The trick is to bring everything you need and still make the airline weight limits. But don’t worry, starting in February, we send out a monthly information sheet that covers a lot of aspects of preparation details, including what to bring (and what not to bring!)

Can someone help me unpack/repack my bike?

Of course – our on-tour mechanics will be only too happy to assist you. If you’d like to get a little more involved, we run pre-tour classes that cover issues like bike packing in our Melbourne showroom a couple of weeks prior to each tour.

What training should I do to prepare for my tour?

The key is to get on your bike regularly and build up the time you spend on the bike. Starting in February, we send out a monthly information sheet to registered participants that covers a lot of preparation details, including suggested minimum training and training plans. Once you’re registered for your selected tour, you’ll receive our training information packs.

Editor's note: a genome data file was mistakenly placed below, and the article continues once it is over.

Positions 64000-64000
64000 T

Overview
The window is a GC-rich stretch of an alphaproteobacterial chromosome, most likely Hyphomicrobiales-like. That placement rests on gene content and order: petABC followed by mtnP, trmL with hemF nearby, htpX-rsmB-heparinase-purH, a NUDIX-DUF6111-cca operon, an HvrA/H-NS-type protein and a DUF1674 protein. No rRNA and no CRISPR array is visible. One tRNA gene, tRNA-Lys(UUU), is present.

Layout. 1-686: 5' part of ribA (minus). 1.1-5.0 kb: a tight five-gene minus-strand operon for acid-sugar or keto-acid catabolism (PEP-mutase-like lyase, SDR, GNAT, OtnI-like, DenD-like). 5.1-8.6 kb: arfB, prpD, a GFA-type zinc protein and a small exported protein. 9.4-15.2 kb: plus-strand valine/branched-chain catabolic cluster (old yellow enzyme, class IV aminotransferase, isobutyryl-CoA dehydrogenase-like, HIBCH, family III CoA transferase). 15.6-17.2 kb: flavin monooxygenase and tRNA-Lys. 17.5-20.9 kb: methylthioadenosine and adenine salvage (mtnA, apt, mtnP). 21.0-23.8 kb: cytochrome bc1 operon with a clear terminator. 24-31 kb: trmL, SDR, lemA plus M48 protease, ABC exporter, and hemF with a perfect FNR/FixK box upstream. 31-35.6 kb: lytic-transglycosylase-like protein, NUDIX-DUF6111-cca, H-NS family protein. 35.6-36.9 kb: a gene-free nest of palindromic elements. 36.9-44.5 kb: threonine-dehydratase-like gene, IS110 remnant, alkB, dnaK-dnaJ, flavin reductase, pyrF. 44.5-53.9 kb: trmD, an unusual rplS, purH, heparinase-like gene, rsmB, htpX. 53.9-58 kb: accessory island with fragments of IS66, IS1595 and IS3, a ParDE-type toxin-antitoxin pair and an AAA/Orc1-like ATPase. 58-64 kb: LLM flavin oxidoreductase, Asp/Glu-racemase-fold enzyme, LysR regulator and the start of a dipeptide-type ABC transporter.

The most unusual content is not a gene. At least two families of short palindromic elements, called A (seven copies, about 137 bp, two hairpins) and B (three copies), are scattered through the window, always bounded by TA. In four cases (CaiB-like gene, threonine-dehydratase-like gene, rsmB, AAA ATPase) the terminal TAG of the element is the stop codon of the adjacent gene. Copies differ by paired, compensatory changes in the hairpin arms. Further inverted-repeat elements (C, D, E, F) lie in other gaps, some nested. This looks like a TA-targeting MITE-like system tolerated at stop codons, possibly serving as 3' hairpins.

What if I hate riding downhill?

Incroyable! Actually, it’s common for people to feel uncertain about riding down mountains. There is no hurry to descend and we offer riding technique suggestions and in some cases can set up riders’ bikes differently to make descending more comfortable and braking easier. You will never feel forced or pushed to perform outside of your comfort zone. We have seen many people feel very nervous about descending the large mountains, only to become downhill demons within a few days!

What if I don't want to ride?

We hope you will ride most days. There is always the option to stay with the support vehicle, although that can be a bit boring. For the Tour de France Tour, many locations on the race route are only accessible by bike or on foot.